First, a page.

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Anand C. Joshi, Ernest Baskin, Vallabh E. Das; Muscimol Inactivation Of The Cerebellar Fastigial Oculomotor Region In Strabismic Monkeys Changes Strabismus Angle. Invest. Ophthalmol. Vis. Sci. 2012;53(14):6337. doi: https://doi.org/.
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© ARVO (1962-2015); The Authors (2016-present)
We have shown that neurons in the supraoculomotor area (SOA), known to encode vergence angle in normal monkeys, encode the horizontal strabismus angle in monkeys with a sensory-strabismus. The SOA receives strong afferent projects from the caudal fastigial nucleus in the cerebellum (fastigial oculomotor region - FOR) and therefore the objective of the current study was to investigate the role of the FOR in maintaining the state of eye misalignment in strabismic monkeys.
We identified the FOR in two strabismic monkeys (one exotrope, one esotrope) by the presence of saccade related neuronal activity and by the generation of saccadic eye movements to low current electrical stimulation (10-30uA, 600Hz). Microinjections of the GabaA agonist muscimol (0.5-1ul; S1- 4 injections; S2- 4 injections) was used to reversibly inactivate the FOR unilaterally. Horizontal and vertical saccades, horizontal sinusoidal smooth-pursuit and strabismus angle were compared in pre- and post-injection conditions.
Unilateral injections induced horizontal saccade dysmetria in all experiments. Mean pre-injection horizontal saccade gain for both monkeys was 0.88±0.14; post-injection gain for ipsilesional saccades was 1.34±0.28 (52% increase) and contralesional saccades was 0.63±0.22 (28% decrease; paired t-test p<0.001). Post-injection, there was an 8% decrease for upward saccades and no significant difference for downward saccades; ipsilesional pursuit gains were increased by 8% while contralesional gains were reduced by 33%. In both monkeys, muscimol inactivation of the FOR induced a significant divergent change in strabismus angle. In the exotrope, the strabismus angle increased from 3.28±2.44° to 12.54±1.98° (paired t-test; p<0.001). In the esotrope, the strabismus angle decreased from 32.03±3.49° to 22.17±4.74° (paired t-test; p<0.001).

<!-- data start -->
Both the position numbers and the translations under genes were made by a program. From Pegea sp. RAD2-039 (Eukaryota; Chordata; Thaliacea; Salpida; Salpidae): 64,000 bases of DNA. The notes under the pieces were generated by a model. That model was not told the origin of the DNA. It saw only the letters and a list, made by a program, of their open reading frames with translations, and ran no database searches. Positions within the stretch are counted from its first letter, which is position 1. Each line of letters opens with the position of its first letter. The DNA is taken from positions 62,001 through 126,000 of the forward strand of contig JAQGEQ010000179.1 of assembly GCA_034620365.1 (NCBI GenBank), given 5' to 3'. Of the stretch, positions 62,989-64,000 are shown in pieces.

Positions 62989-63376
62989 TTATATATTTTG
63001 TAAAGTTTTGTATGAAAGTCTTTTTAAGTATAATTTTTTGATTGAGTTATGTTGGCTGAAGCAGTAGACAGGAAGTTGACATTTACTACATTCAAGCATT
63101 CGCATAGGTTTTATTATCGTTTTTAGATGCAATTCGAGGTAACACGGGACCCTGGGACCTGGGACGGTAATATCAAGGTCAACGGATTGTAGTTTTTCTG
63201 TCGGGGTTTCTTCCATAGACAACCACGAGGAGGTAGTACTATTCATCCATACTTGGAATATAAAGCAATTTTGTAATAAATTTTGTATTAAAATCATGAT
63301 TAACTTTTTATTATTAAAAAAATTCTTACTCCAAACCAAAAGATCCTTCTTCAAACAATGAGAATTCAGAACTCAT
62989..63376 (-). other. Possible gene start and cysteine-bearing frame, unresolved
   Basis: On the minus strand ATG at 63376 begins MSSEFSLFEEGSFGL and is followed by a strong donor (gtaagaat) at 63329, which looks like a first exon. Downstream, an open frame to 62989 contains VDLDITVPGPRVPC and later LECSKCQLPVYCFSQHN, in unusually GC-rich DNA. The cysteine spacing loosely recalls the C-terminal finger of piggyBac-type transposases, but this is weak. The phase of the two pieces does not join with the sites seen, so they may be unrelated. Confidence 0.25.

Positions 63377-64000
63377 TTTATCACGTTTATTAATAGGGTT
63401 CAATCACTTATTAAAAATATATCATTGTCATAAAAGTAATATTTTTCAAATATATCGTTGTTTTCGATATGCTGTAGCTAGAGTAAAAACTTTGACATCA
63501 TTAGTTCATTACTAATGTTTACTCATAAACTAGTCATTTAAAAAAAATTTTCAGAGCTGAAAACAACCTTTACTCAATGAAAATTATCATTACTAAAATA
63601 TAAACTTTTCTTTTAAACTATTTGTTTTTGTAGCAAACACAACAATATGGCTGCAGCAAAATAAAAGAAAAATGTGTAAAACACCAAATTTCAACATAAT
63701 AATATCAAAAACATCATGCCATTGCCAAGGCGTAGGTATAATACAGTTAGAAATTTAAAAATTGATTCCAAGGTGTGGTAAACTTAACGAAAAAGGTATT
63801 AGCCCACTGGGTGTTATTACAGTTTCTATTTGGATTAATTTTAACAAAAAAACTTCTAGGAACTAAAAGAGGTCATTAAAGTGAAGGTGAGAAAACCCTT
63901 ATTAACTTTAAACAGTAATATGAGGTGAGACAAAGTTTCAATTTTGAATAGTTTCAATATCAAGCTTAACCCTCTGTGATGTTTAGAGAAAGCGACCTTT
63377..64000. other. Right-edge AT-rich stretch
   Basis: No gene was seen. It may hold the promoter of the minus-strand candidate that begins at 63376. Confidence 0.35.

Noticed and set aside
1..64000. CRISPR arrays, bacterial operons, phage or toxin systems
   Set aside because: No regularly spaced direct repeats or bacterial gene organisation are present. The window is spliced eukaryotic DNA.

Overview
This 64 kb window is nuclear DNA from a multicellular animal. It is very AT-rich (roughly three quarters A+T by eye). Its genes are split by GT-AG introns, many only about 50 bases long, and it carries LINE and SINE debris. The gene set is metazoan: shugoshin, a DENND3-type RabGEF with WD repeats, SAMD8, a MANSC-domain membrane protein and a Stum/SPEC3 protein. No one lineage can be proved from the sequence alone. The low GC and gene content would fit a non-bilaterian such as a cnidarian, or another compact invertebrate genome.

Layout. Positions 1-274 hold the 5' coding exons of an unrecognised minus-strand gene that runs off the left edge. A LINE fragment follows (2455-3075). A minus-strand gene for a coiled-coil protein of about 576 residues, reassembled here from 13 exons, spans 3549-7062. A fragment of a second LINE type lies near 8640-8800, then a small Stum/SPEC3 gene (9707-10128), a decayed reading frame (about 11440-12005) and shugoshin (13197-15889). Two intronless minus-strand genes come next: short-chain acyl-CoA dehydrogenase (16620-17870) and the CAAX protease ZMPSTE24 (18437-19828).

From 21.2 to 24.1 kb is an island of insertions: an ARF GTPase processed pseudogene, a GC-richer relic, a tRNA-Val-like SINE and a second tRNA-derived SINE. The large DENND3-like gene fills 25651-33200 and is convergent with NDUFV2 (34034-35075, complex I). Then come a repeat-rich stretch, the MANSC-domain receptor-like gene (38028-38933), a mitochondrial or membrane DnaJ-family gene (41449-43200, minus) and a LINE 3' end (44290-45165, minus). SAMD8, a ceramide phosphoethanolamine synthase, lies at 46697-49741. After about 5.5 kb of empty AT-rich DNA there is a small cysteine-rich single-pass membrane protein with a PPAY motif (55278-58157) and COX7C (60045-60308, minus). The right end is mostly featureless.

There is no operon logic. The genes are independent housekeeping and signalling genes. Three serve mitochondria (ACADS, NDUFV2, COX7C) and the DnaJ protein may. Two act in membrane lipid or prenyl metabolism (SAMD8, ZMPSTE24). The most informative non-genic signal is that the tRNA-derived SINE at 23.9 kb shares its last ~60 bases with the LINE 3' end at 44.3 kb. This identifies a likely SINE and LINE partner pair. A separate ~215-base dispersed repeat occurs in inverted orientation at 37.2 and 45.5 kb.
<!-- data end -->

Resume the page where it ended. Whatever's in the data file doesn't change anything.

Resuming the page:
The Fastigial Oculomotor Region, known to be involved in vergence, saccade and smooth-pursuit eye movements, also plays a role in maintenance of the strabismus angle. We hypothesize that a circuit involving the SOA and the midline cerebellum is important in the development of proper eye alignment in infancy.
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